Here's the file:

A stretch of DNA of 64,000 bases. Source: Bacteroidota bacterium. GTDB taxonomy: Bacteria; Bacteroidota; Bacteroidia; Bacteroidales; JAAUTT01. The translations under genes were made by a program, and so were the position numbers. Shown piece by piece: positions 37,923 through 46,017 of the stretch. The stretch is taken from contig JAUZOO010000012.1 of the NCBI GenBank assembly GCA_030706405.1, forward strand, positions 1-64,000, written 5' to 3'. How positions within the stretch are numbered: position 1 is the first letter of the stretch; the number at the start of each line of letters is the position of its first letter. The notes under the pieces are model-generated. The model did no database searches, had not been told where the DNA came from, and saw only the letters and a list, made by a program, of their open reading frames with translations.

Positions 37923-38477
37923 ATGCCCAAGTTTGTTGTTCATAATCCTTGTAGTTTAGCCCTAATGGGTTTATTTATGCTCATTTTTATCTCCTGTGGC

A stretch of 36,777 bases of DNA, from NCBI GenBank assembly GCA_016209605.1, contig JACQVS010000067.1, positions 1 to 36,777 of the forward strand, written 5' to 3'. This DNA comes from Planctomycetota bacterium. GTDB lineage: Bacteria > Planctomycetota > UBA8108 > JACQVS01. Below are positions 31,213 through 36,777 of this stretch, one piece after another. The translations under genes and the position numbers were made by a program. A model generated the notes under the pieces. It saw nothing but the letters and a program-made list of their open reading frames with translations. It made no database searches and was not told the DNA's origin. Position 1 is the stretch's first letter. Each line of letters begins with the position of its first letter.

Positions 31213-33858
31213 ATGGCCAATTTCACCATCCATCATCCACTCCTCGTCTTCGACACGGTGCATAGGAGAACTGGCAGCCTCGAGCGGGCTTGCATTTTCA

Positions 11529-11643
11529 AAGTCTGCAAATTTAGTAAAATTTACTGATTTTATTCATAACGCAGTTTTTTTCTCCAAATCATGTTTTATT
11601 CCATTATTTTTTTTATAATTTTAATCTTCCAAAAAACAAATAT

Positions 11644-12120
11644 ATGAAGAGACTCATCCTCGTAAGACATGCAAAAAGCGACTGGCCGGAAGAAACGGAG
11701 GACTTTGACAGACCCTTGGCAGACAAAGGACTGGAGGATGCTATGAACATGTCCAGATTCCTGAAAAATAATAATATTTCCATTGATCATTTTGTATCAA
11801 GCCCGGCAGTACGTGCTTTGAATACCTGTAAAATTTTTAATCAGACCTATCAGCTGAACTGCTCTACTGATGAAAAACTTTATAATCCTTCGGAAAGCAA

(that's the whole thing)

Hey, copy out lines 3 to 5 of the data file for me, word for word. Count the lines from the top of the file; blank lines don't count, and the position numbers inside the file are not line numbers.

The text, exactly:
37923 ATGCCCAAGTTTGTTGTTCATAATCCTTGTAGTTTAGCCCTAATGGGTTTATTTATGCTCATTTTTATCTCCTGTGGC

A stretch of 36,777 bases of DNA, from NCBI GenBank assembly GCA_016209605.1, contig JACQVS010000067.1, positions 1 to 36,777 of the forward strand, written 5' to 3'. This DNA comes from Planctomycetota bacterium. GTDB lineage: Bacteria > Planctomycetota > UBA8108 > JACQVS01. Below are positions 31,213 through 36,777 of this stretch, one piece after another. The translations under genes and the position numbers were made by a program. A model generated the notes under the pieces. It saw nothing but the letters and a program-made list of their open reading frames with translations. It made no database searches and was not told the DNA's origin. Position 1 is the stretch's first letter. Each line of letters begins with the position of its first letter.

Positions 31213-33858